This article has been originally published in the Green supplement of Domus 1016, September2017.
Technology has always shaped cities, whether it was irrigation or clocks, looms or flushing toilets, the elevator safety mechanism or the automobile. This is something most designers have not considered enough. As a result, technology has arguably been the prime mover in city development, yet rarely shaped or directed actively by architecture and urban design. Despite what we tell ourselves, we have generally been left to pick up the pieces. Now, however, with contemporary digital technology (aka “tech”) fusing economic capital with profound hegemonic influence, we cannot ignore it anymore. As a key enabler of the so-called urban age, tech is another wave following all those planes, trains and automobiles, rolling through our towns and cities and suggesting new urban forms, new patterns of development, of business, activity and community.
As the travails of Uber et al. indicate, this can be as contentious as it is productive. What if we were to see tech as a design opportunity? Not naïvely, as designer incarnations of Icarus flying too close to its heat, but actually absorbing its often humancentred design playbook and purposefully dropping it into architecture and urban design. What if, by working with the dynamics of these technologies and translating them for civic outcomes, we could forge a new urban approach: an ability to build iteratively and sustainably, adapting as needs and desires dictate?
Today’s digitally enabled patterns are at least potentially decentralised or distributed, adaptive and malleable, with lightweight physical and digital layers, each driven by rich data counterpointed by scalable forms of participation. The latter could make way for genuine engagement, ownership and adaptability that go beyond “citizens as data points”, perhaps even finally enabling an essential aspect of Giancarlo De Carlo’s pioneering work: places meaningfully shaped by their inhabitants and users, thus unlocking a form of genuinely engaged sustainable urbanism. But this can happen only if we engage.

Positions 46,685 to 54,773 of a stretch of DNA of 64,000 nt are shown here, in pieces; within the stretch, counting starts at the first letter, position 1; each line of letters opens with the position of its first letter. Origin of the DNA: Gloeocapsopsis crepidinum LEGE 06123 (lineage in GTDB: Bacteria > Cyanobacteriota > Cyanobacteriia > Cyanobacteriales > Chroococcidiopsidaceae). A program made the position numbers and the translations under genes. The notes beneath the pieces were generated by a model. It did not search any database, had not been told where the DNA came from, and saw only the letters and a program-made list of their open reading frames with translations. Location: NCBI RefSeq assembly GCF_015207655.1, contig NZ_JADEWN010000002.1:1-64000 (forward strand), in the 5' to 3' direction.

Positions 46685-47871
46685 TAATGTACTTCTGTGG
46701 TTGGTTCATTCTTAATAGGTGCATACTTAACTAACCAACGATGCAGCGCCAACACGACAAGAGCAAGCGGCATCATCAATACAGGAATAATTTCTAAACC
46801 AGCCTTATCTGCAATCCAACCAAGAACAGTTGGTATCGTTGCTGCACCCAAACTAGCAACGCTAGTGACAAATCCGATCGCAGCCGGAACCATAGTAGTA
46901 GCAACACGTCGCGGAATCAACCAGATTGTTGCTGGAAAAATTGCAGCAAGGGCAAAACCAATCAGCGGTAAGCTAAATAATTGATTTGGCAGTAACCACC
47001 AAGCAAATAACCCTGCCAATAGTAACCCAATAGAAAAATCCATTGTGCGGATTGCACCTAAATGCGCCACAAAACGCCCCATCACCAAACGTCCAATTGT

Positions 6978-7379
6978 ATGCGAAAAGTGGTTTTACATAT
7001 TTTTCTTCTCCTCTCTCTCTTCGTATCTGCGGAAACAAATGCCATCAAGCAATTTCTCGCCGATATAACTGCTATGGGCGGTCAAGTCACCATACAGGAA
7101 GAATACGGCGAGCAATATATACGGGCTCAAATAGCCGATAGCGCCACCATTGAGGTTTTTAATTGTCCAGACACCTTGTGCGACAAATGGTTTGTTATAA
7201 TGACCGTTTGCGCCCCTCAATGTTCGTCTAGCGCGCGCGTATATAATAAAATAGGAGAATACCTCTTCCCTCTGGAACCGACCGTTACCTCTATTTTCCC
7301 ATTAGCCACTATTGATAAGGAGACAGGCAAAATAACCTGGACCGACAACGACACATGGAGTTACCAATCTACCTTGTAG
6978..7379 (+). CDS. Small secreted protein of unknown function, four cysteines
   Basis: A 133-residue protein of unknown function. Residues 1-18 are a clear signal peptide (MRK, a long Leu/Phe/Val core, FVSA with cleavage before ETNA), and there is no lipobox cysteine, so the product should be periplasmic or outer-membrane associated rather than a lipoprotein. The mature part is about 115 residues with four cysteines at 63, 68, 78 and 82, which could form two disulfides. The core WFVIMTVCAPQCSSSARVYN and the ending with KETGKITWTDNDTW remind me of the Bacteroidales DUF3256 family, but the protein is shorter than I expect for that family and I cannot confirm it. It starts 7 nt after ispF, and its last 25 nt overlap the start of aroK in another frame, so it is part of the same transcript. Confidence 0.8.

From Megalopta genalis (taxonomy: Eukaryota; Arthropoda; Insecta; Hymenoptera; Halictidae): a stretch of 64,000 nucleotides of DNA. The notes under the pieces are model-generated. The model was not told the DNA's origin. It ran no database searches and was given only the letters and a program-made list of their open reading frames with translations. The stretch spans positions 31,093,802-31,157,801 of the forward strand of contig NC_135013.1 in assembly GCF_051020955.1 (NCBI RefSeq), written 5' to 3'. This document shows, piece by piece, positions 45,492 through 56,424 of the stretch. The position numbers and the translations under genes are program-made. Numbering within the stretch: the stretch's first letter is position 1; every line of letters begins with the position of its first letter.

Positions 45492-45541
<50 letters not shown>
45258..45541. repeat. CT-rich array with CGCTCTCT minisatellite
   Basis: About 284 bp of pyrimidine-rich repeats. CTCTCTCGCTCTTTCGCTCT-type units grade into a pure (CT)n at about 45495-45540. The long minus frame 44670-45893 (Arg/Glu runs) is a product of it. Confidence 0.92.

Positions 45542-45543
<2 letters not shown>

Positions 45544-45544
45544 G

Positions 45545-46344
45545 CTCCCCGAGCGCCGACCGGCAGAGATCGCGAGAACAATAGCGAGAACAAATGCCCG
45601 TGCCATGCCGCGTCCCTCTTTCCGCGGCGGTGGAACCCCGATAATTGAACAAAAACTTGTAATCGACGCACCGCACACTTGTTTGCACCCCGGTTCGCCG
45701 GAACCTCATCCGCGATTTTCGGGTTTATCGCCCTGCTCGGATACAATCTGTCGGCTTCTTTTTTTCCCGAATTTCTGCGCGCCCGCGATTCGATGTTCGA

In contrast to earlier models of centralised, heavy, capital-intensive, largely inert urban systems characterised by grids of infrastructure or buildings generated by topdown decision making and hefty up-front costs, these new developments can be thought of as having a non-grid pattern. This implies a quite different form of city making, one that guides a convergence of contemporary technologies such as building fabrication, robotics for maintenance and construction, on-demand and autonomous mobility and logistics systems, renewable micro-grids, distributed rainproof surfaces, openly shared amenities, spaces and resources, and super-local decision-making platforms and ownership models.
This new interplay between the non-grid and the grid could be a crucial design, planning and operational question for cities in the 21st century. This is about Baugruppen as much as Jeffrey Bezos; it is an altogether different way of building with the potential to unlock far lighter, cleaner, greener infrastructures of living. Frei Otto said, “The secret, I think, of the future is not doing too much.” Perhaps, in opposition to the essential business models of orthodox urban development, genuinely engaging with tech enables us to ask “How little we can build?” rather than “How much can we build?” It could enable a form of resilience, sustainability, diversity and delight that we have rarely captured in the past.
Equally, the ideologies implicit in many contemporary approaches could enable the exact opposite, if unchallenged. As designers, we must work with others to engage directly with tech, co-opting their design practices in order to discern the most valuable trajectories for our cities via a systemic change in cultures of decision making. (Arup’s Digital Studio had been working with the City of Amsterdam over the last year to do just this.) After all, we are hardly likely to attain the low-carbon cities we need this century by working with the system that created the last century’s high-carbon cities.
A human-centred, tech-enabled “total design” approach could lead to a richer understanding of urban processes and politics, of making complex decisions with real trade offs and long-term consequences, of baking the idea of “city as public good” into the DNA of structures and platforms that affect the city. In the face of such powerful motive forces, arguably far more disruptive than the 20th-century automobile, we must engage with technology as a set of transformative materials, design practices and decision-making cultures – in short, as an opportunity.
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